Artificial Intelligence (AI) refers to the use of software to simulate human intelligence in programming software. The subcategory of machine learning (ML) is highly relevant to our field of dermatology, due to significant progress in this and all the image specialties, including radiology, ophthalmology, and pathology.
In dermatology, a current significant focus is on machine learning, using image sets and data associated with those images in order to train software to detect patterns in an image. The goal is that in the clinical setting, dermatologists could, for example, capture an image of a suspicious pigmented lesion. Software could scan that image and detect patterns to derive a “score” that indicates the likelihood that the lesion is a melanoma. Based on his/her in vivo assessment, the dermatologist could use that score to
decide to watch the lesion or intervene. Software could also be used more broadly to take an image of a rash, for instance, and generate a short list of potential diagnoses. In either case, software will not actually diagnose a disease; rather it will help guide the human physician to a diagnosis. As such, I prefer to think of AI as Augmented Intelligence, rather than Artificial Intelligence.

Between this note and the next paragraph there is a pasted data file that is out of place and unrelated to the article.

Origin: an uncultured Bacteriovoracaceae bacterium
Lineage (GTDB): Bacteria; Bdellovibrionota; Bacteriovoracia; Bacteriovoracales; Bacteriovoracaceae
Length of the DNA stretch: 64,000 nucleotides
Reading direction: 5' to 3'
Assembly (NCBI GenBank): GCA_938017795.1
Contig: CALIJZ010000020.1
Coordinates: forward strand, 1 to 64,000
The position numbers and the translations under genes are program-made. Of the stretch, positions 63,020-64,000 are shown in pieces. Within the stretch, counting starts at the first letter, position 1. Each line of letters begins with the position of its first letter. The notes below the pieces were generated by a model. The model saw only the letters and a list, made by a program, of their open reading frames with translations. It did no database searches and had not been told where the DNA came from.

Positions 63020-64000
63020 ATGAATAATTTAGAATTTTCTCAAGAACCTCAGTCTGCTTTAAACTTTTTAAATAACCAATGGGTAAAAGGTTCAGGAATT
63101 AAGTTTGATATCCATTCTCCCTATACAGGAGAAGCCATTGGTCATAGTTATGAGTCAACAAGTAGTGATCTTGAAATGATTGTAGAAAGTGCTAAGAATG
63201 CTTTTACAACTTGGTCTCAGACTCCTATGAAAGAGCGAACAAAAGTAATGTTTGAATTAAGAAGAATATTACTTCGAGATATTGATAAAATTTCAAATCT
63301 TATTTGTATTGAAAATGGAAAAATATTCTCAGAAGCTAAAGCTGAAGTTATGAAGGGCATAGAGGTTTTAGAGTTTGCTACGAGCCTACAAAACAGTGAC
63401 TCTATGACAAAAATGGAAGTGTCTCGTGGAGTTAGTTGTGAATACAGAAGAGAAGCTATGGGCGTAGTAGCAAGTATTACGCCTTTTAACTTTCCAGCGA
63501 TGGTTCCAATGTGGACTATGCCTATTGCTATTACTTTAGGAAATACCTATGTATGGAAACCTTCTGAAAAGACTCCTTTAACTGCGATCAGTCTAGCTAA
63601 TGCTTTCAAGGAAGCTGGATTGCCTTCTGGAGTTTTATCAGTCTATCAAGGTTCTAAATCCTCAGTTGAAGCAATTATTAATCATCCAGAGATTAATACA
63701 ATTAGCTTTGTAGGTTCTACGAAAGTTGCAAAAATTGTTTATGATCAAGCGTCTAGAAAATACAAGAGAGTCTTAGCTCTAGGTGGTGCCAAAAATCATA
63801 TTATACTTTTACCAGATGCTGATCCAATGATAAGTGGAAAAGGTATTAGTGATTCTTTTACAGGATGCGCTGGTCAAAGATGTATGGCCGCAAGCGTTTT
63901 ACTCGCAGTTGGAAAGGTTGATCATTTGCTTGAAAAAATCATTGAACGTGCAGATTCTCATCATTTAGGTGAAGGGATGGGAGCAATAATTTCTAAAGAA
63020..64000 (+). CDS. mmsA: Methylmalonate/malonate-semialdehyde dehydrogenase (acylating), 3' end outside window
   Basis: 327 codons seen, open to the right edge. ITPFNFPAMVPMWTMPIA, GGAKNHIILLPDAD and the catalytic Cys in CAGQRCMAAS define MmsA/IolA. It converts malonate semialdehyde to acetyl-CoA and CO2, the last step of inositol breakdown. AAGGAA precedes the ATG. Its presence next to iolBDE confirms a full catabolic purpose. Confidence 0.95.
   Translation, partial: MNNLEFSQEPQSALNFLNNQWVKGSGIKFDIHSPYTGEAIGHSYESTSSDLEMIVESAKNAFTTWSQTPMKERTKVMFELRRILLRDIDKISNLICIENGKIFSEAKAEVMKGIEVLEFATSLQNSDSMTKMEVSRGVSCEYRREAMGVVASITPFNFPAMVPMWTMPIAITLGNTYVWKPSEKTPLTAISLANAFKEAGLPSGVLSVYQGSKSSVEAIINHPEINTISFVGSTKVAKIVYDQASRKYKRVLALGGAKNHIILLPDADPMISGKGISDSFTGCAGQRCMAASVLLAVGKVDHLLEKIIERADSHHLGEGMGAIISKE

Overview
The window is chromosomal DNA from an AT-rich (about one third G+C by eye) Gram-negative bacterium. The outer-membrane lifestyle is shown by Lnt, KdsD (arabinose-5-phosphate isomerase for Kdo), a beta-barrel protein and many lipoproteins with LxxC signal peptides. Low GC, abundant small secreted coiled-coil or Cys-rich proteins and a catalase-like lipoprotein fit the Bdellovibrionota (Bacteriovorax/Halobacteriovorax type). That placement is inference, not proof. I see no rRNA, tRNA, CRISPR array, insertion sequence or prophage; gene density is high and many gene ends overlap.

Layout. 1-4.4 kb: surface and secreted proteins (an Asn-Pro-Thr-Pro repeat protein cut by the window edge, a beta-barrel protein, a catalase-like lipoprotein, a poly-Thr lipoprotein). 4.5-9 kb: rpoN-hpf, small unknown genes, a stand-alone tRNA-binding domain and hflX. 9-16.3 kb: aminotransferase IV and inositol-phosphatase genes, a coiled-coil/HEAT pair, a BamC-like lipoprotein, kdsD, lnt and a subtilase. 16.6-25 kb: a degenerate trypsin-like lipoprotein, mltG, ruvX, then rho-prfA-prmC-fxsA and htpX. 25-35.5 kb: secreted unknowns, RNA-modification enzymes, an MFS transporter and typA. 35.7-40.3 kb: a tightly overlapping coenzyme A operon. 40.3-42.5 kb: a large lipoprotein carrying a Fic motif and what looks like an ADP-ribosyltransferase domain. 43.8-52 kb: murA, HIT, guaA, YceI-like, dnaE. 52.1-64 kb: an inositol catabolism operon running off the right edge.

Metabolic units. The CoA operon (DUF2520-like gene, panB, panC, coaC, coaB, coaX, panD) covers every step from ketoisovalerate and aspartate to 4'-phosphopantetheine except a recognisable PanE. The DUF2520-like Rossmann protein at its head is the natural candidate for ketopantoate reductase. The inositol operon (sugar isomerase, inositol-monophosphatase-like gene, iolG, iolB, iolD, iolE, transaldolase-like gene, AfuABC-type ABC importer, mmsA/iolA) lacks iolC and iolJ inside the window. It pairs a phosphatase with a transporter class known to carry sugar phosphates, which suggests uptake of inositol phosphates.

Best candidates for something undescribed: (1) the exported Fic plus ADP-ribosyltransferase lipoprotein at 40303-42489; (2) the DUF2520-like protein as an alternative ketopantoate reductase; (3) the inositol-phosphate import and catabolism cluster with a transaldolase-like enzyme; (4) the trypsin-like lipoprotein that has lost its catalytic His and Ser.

The goal is not to replace human intelligence but to augment knowledge and support clinical decision-making.
With that in mind, the following is an update on the current state of AI, what it is, what it isn’t, and how it may impact care.
1. AI WON’T REPLACE DERMATOLOGISTS
While it is true that dermatologic diagnoses can be missed by non-dermatologists, the reality is that dermatologists can also miss diagnoses. Consider the challenge of diagnosing amelanotic melanoma, for instance. AI, through machine learning, has the potential in the future to provide a second opinion right in the exam room. There is no standard to the way that dermatologists screen for skin cancer. In fact, there is a range of behavior between dermatologists, where some are incredibly thorough and others not. Here, AI has great potential in the near term. The use of digital photography combined with machine learning could create an objective approach that helps dermatologists to detect something that might not have been seen with the naked eye.
Read the full interview with Dr. Papier in Practical Dermatology.